Why is HFCS so popular with the food industry?

First and foremost, its sweetness is comparable to that of table sugar. Secondly, it maintains the quality of condiments and drinks for a longer period. Third, it provides a soft, moist texture to baked food such as snack bars and cookies by retaining moisture and resisting crystallization after baking. It is HFCS that gives baked foods flavor and superior browning quality. The sugars present in HFCS get fermented quickly and easily, making it possible to produce sweeter bread. Fourth, it is much cheaper compared to table sugar. Lastly, it is easily added to just about anything. It is generally produced in a liquid form making its incorporation into food and drink products a very simple task for automated equipment that is so common in food production today.

Health Effects of HFCS

The statistics released by the Department of Agriculture in the U.S. show that the average consumption of HFCS has increased from 0.5 pounds per person per year to 60 pounds per person per year over the past four decades.

During the same period, there has been a threefold increase in obesity rates and a seven fold increase in the incidence of diabetes. HFCS may not be singularly responsible for this, but its effect cannot be ignored.

A number of short-term clinical studies have shown that ingesting sweetened beverages is not good for health. Results of one study showed that people gained weight and experienced an increase in blood pressure and inflammatory markers. In another study, scientists observed an increase in visceral fat and triglyceride levels and stimulation of lipogenesis (producing more fat). In yet another trial wherein the effects of water, milk, diet cola and sugar-sweetened cola were compared, the results showed that sugar-sweetened beverage contributed to an increase in liver and visceral fat and elevated triglyceride levels when consumed for 6 months at the rate of just 16 ounce per day (i.e about one soda).

Fructose also increases gut permeability allowing potent bacterial toxins out of the gut and into surrounding immune tissue. This generates an inflammatory response. If this response continues for long periods of time, systemic levels of inflammation begin to rise increasing the risk of obesity, cancer, heart disease, diabetes, Alzheimer’s disease, osteoporosis, arthritis and more. And most studies have shown it only takes the fructose present in one soda to produce these adverse effects.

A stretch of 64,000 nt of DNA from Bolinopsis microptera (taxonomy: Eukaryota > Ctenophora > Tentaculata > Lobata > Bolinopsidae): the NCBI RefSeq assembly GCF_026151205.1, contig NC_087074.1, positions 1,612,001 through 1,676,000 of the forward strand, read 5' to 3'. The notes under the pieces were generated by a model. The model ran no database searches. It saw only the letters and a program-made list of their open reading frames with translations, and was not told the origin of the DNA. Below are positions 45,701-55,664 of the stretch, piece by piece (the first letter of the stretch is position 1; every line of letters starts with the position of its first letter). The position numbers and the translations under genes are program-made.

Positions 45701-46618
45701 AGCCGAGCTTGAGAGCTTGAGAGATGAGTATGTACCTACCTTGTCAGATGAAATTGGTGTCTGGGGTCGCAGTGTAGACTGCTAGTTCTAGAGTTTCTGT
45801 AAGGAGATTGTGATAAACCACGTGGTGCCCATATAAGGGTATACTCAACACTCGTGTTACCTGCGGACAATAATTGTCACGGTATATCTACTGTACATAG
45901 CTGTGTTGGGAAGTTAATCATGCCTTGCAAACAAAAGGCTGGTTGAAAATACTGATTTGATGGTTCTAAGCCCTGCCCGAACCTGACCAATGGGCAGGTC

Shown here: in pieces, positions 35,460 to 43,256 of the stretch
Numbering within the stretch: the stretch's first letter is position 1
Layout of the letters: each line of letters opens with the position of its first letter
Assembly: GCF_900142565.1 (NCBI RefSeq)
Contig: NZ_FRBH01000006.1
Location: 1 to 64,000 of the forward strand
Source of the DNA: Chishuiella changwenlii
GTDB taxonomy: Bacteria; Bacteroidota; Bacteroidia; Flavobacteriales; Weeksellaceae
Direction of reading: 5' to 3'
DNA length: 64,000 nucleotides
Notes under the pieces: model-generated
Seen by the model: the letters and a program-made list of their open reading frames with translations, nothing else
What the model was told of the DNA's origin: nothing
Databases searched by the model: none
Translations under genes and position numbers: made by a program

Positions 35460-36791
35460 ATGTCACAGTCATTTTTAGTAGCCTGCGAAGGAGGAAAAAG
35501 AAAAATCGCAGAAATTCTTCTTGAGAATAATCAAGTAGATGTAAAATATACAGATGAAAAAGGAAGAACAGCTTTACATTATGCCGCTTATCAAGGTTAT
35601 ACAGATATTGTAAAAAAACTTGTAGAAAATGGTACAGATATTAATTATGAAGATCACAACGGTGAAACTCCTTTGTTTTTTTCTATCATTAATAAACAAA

You may use sugar in any form, but it definitely causes obesity as well as other diseases when consumed in pharmacologic doses. HFCS is often a marker of nutrient-deficient, poor quality and disease-causing industrial food products. It should be severely limited in your diet.

Corn Industry’s Marketing Push

The corn processing industry thrives on doubt and confusion. The Corn Refiners Association skillfully uses the print and television media for massive advertising campaigns in order to dispel the fear among people. The industry also asserts through medical doctors’ as well as nutrition experts’ opinion that HFCS is same as cane sugar and it is a “natural” product if used in moderation. They do this for nothing but commercial benefit though they themselves are aware that this is not true. No independent medical or nutrition experts recommend the consumption of HFCS. My experience lecturing at the 2012 Food and Nutrition Convention and Expo was enlightening. The Corn Refiners Association sponsored lecture after lecture on HFCS and how it was not the villain it was made out to be. In fact, they asserted it could be consumed as part of a healthy diet. They also skillfully shifted the focus from HFCS to the epidemic of inactivity in the US, blaming it instead of processed food for the skyrocketing chronic disease rates in this country.

Do yourself a favor and avoid HFCS. While the corn and sugar industry continues to deceive, they are killing thousands of Americans to make a dollar. It rings eerily similar to Big Tobacco of the 50s and 60s. You don’t want to find out too late that money and corporate interest mislead you into believing it was safe when the research is clear now.

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Sugar, Sugar, Sugar